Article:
[M]edieval Icelandic institutions
have several peculiar and interesting characteristics; they might almost
have been invented by a mad economist to test the lengths to which market
systems could supplant government in its most fundamental functions. Killing
was a civil offense resulting in a fine paid to the survivors of the victim.
Laws were made by a "parliament," seats in which were a marketable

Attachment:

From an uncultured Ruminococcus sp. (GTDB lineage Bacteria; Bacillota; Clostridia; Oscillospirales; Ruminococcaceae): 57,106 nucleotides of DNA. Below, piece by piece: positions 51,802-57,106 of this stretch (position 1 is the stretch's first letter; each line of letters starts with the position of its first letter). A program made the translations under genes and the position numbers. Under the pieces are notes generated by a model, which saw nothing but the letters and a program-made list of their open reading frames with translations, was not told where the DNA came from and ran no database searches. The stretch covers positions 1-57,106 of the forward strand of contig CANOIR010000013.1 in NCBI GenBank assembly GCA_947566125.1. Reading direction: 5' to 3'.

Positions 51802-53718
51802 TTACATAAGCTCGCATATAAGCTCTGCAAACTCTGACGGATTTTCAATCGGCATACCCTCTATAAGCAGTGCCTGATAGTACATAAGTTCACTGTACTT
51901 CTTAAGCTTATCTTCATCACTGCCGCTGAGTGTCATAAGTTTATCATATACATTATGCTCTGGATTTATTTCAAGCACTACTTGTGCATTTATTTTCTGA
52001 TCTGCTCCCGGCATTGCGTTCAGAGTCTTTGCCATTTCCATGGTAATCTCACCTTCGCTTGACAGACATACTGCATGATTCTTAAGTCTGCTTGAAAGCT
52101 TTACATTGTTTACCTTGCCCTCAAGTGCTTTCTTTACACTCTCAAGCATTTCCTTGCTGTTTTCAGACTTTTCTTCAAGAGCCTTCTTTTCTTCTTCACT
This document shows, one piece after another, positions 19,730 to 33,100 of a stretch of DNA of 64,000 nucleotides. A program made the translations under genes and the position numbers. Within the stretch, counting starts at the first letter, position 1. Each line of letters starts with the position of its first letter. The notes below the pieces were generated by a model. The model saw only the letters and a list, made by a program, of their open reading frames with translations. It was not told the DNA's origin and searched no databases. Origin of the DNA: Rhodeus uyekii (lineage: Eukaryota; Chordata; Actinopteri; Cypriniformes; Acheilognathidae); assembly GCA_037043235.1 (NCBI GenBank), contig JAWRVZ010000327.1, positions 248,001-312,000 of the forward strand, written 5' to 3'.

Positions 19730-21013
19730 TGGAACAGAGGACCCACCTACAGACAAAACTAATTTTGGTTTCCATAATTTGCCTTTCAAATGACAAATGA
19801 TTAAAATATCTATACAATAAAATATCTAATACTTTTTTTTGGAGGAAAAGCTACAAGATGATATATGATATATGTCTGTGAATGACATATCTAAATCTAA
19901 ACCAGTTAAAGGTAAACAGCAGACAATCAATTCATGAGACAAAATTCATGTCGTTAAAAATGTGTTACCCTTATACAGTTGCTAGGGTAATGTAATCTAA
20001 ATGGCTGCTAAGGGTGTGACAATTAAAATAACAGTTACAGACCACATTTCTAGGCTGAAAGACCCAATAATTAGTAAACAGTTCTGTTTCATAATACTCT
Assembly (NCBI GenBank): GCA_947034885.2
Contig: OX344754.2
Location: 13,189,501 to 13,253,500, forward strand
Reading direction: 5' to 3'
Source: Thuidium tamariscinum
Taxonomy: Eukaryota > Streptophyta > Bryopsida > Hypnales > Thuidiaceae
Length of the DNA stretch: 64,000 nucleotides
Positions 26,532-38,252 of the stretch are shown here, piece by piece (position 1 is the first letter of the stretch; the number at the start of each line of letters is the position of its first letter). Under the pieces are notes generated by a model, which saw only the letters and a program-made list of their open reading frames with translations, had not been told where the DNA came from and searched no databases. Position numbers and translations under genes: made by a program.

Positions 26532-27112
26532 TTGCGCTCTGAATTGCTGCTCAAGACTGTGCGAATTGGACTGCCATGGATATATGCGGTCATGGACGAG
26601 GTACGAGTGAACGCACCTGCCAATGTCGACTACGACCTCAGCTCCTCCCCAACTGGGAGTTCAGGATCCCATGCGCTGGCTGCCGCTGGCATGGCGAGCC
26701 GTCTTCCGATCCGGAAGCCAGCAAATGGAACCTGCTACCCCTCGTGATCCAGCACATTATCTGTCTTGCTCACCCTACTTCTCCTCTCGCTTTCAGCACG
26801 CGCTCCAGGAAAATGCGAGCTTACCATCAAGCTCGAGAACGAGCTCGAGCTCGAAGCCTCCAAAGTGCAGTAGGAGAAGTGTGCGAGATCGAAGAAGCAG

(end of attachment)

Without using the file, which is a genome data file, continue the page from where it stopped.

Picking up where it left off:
commodity. Enforcement of law was entirely a private affair. And yet these
extraordinary institutions survived for over three hundred years, and the
society in which they survived appears to have been in many ways an attractive
one. Its citizens were, by medieval standards, free; differences in status
on rank or sex were relatively small; and its literary output in relation
to its size has been compared, with some justice, to that of Athens.
David Friedman (1979,400)